Maryland Transportation Secretary O. James Lighthizer said yesterday that he opposes selling Baltimore-Washington International Airport in response to recent interest from the Lockheed Corp. in investing in the airport.
"We'd be very reluctant to sell the airport lock, stock and barrel," Mr. Lighthizer said. Selling the airport would be a "dumb strategic decision" because of the airport's role as an "economic engine" for the state, he said, adding, "I don't think the governor would let me do it."
While closing the door on an outright sale, Mr. Lighthizer said the state would be willing to consider other forms of privatization of the airport, as long as its key role as an agent of economic development was not compromised.
Lockheed's "objective is to make money. . . . My objective is to maximize that economic entity for the state of Maryland. The two are not exclusive objectives," he said.
In March, representatives of Lockheed Air Terminal, a subsidiary of Lockheed Corp., met with Gov. William Donald Schaefer, House Speaker R. Clayton Mitchell Jr., D-Kent, and Senate President Thomas V. Mike Miller Jr., D-Prince George's, to discuss the possibilities for privatizing BWI.
Although no formal proposition has been made to the state, Lockheed is still interested in some kind of role in the operation of BWI, said James Burnley, a Washington lawyer and former U.S. secretary of transportation in the Reagan administration who represents Lockheed.
Mr. Burnley said it is up to the state to decide what role private companies might play at the airport but that Lockheed has been looking for business opportunities at airports around the country.
"We'd like to be able to invest capital in U.S. facilities," he said. "It's going to happen. The question is: Where is it going to happen first?"
Lockheed would like to take over responsibility for an entire airport, he said. That could entail an outright sale or a long-term lease. But in either case, Lockheed would expect to have an investment stake in the development of that airport.
Under such an approach, Lockheed would invest funds it raised privately and would stand to profit from its business involvement. That private investment would free up scarce state funds for other projects. In addition, the state would benefit from taxes paid by the company on its profits.
Mr. Burnley said Lockheed's involvement would not jeopardize the ability of the state to use BWI as an economic-development tool.
"The state does not have to give up control," he said. Any deal could be set up to give the state oversight power to make sure the airport continued to fulfill its larger economic-development role for the state as well as generating profits for Lockheed. "That's an easy part of any such scenario," he said, even in an outright sale of the airport.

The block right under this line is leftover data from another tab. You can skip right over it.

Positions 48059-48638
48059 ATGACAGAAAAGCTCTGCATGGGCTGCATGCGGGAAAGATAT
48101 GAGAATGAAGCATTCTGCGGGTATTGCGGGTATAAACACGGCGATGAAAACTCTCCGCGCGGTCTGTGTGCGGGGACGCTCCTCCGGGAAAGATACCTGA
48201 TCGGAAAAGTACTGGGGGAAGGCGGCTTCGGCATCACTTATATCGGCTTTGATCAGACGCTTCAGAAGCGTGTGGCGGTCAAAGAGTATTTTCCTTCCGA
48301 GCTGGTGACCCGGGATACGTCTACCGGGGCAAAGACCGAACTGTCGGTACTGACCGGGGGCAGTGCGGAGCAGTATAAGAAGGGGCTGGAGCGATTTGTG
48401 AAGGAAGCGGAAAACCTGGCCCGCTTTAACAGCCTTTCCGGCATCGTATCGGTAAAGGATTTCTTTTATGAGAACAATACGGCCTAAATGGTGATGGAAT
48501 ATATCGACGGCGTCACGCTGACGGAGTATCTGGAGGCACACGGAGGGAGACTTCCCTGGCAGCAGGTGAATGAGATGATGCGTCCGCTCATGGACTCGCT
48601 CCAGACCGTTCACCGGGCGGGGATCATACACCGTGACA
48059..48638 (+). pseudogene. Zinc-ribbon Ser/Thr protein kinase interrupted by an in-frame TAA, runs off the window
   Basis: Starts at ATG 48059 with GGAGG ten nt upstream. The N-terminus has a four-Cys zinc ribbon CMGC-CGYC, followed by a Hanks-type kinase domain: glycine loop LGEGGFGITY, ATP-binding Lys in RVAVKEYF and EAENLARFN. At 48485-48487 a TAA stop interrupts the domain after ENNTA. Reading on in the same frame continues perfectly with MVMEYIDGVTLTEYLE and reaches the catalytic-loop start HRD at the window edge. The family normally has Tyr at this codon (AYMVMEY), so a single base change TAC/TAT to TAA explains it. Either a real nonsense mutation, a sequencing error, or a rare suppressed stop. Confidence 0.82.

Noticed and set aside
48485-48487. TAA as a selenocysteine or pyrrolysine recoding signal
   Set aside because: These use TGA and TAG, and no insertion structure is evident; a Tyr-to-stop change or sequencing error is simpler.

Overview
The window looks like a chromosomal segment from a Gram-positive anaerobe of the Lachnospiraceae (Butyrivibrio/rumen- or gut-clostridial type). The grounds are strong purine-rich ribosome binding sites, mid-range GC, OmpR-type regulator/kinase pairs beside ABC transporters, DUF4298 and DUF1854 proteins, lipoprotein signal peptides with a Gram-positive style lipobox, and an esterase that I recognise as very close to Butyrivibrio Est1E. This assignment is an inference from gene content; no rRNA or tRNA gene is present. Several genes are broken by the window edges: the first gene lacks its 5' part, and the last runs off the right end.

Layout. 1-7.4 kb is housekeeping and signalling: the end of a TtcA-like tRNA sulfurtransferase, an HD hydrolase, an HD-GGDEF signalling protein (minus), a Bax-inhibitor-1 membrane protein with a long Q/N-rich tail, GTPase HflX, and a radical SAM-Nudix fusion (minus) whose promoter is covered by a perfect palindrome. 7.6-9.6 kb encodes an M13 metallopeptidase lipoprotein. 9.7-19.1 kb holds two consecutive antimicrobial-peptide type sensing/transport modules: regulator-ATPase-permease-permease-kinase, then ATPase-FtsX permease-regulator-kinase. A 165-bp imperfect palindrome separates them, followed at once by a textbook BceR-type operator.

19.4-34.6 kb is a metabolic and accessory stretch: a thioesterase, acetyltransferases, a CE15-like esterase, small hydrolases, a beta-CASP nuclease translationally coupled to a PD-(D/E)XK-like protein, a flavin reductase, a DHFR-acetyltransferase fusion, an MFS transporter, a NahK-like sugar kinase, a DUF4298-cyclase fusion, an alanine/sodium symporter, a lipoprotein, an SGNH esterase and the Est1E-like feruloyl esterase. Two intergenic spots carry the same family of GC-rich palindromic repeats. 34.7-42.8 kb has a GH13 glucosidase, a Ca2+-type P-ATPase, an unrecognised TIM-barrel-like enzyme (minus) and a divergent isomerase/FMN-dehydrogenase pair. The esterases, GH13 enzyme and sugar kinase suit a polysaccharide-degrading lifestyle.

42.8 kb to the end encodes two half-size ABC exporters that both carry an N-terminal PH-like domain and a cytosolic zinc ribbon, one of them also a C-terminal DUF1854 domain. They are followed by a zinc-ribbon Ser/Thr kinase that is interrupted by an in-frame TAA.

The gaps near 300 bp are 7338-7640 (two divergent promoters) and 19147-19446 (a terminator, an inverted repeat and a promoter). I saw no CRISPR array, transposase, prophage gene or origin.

The proposed new international wing at BWI could be a prime candidate for privatization. The state is considering spending $100 million to $200 million to build such a wing in hopes of attracting more foreign carriers. International traffic has been the big area of growth at BWI in the past two years, a period during which domestic traffic declined.
Lockheed could, for example, build the international wing with private capital and assume responsibility for operating and marketing it.
Privatization is not a new concept at BWI. Much of the business activity there is already in private hands, including parking, food and aviation services to the airlines.
Under the Maryland Aviation Administration, the airport has done well financially. It posted an operating profit of $16.5 million in fiscal 1991 and is expected to end this fiscal year in June with a profit of $19.5 million.
Various forms of privatization offer the possibility of the state's realizing a substantial return on that investment.
"I think it's something that needs to be seriously investigated," said Robert Keller, president of the Greater Baltimore Committee. "The government ought to steer, not row," he said, paraphrasing the thesis from David Osborne and Ted Gaebler's recent book "Reinventing Government."
But he cautioned that any privatization needs to be closely examined to ensure that the public's interest in the airport is not hurt.
Donald P. Hutchinson, president of Maryland Economic Growth Associates, agrees that privatization of the airport should be investigated. But he advised against any outright sale or a deal that would mean loss of control by the state.
"My answer is that's not in our interest," he said. "It's a much broader issue than trying to make this a profit center."
Lockheed says the ball is now in the state's court in regard to what direction to take at BWI. Mr. Lighthizer said the state has hired an outside consultant to help the Aviation Administration develop a strategy to help BWI cope with the rapidly changing aviation industry. The privatization questions will have to wait several months for that study to be completed and analyzed, he said.